North. This was into the stretch of the gardens, planted vegetable beds behind a screen of lowish trees. North and the stretch of it, the invitation of space, north of lush and growing summer. If south is the entry, north is – where you travel to? Or travel towards, never really arriving, because it always stretches further? North is what draws the eye, the arrow on the compass, stepping into the labyrinth; from the south, everything else is north. North – into the distance.

                North-West – the North-West is obvious. There’s a small stream – very small – that runs along the west edge of the community gardens and, directly north-west of the labyrinth, there’s a tiny wooden bridge that crosses it. More ornamental than structural, you could probably leap across that water. But it’s lovely, and perfectly placed. White cockatoos screech and flock, sweep low over our circle. North-West – a bridge over water.

                West. It’s the direction I’m standing in, I’ve been holding for a month and when we turn and face that way I can see immediately what’s there. Two woody bushes, several metres high, and unremarkable in their leaves but I was here a few months ago and I saw them in flower. White warratahs; I’d never seen them growing before, only the commoner red ones. Warratahs are quite spectacular and the white ones, only a few on each bush showcased in green leaves looked other-worldly; bringing elements of moonlight into the early summer; midsummer dreams. West – white warratahs.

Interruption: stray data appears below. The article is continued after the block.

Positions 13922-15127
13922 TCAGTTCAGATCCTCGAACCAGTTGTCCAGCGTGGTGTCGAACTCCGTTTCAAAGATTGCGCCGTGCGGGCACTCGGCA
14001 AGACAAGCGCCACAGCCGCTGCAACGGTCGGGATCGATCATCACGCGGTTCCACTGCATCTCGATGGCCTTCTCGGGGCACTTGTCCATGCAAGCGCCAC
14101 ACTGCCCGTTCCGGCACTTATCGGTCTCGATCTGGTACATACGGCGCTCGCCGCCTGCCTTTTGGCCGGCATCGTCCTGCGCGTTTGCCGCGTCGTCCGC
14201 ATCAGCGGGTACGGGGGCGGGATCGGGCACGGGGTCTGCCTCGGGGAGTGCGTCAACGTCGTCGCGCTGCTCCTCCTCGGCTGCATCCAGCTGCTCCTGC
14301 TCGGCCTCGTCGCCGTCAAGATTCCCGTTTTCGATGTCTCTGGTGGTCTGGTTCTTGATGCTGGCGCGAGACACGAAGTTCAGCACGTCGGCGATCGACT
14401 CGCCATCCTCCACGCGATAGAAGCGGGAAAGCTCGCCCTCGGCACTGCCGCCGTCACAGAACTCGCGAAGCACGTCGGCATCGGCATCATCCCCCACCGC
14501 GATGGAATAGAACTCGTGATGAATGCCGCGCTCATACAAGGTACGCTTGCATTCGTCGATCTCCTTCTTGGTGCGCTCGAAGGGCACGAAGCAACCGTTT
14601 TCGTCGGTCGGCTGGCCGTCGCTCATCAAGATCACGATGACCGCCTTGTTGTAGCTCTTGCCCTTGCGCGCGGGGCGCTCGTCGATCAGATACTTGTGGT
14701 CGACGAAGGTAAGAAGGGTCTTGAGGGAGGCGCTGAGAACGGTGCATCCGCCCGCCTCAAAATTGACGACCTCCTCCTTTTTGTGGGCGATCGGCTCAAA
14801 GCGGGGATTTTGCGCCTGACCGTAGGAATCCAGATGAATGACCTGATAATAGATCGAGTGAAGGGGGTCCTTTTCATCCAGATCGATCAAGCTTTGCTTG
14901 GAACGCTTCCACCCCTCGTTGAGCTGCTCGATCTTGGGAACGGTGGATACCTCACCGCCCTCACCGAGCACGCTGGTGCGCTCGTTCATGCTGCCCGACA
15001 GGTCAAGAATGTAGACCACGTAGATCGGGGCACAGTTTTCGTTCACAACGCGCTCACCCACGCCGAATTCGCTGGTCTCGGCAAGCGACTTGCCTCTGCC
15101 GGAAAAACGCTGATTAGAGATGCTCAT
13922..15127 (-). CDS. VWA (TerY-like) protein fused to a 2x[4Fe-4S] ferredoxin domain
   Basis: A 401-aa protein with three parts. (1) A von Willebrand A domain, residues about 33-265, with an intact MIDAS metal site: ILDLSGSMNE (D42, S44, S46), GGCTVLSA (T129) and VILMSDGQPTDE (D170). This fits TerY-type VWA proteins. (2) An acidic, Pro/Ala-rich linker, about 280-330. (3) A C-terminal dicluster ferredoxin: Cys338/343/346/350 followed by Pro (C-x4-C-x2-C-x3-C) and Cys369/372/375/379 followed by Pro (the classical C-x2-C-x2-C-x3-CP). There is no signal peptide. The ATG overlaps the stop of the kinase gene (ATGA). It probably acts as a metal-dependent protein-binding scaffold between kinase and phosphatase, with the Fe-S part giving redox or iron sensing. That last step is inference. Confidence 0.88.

South-West – we turn and are looking directly at the tree closest to the labyrinth, so close we nearly brush its leaves walking that outer edge. It’s a fruit tree, low and spreading, we can’t tell if it’s apple or plum but the trees here are cared for and bear heavily each year. It’s an emblem of this place, both grounded and offering sustenance, touching the labyrinth but more of the earth. Very south-west. South-West, the fruit tree.

                South and we are facing the entry again. The end is the beginning, the entry to where we stand now, our small circle of human bodies in a circle cast around us by these points, these places, by our words but words that merely brought attention to what was there, human eyes that picked a pattern, like we do when we walk the labyrinth, turning and turning on the brick paths while the mosaic curves guard the ways. Entry, two pines, birch trees, gateway, stretching distance, bridge, white warratahs, fruit tree. Entry –

                The circle is cast.

Last modified on
Jane Meredith is an Australian author and ritualist. Her books include 'Journey to the Dark Goddess' and 'Rituals of Celebration' and 'Circle of Eight: Creating Magic for Your Place on Earth', about Local Magic. Jane's latest book, co-authored with Gede Parma is 'Magic of the Iron Pentacle: Reclaiming Sex, Pride, Self, Power & Passion'. Jane offers workshops and distance courses and also teaches in the Reclaiming tradition. She is passionate about magic, myth and co-created ritual, as well as rivers, trees and dark chocolate.

Comments

Additional information